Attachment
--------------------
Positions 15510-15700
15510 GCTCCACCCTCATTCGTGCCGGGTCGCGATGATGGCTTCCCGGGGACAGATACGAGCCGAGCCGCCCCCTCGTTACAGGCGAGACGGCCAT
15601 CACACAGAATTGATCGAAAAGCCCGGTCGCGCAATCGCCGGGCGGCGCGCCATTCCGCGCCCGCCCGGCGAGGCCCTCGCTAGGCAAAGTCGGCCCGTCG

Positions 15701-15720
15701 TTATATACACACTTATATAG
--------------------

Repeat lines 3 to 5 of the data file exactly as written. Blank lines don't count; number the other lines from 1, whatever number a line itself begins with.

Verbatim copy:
15601 CACACAGAATTGATCGAAAAGCCCGGTCGCGCAATCGCCGGGCGGCGCGCCATTCCGCGCCCGCCCGGCGAGGCCCTCGCTAGGCAAAGTCGGCCCGTCG

Positions 15701-15720
15701 TTATATACACACTTATATAG